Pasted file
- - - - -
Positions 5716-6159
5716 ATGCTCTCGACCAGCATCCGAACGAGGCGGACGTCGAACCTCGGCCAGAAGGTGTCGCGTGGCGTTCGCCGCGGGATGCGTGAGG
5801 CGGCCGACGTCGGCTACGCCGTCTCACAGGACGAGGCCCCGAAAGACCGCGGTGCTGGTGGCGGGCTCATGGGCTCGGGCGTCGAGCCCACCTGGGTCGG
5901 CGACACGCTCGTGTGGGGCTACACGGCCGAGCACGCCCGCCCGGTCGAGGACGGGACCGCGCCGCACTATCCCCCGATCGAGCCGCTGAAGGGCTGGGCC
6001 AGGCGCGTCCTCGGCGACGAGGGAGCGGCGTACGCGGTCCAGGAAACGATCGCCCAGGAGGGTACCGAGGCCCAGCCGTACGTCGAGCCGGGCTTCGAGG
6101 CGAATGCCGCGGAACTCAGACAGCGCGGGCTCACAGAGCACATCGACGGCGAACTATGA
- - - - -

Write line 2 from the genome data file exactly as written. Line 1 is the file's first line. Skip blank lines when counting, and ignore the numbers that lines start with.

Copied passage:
5716 ATGCTCTCGACCAGCATCCGAACGAGGCGGACGTCGAACCTCGGCCAGAAGGTGTCGCGTGGCGTTCGCCGCGGGATGCGTGAGG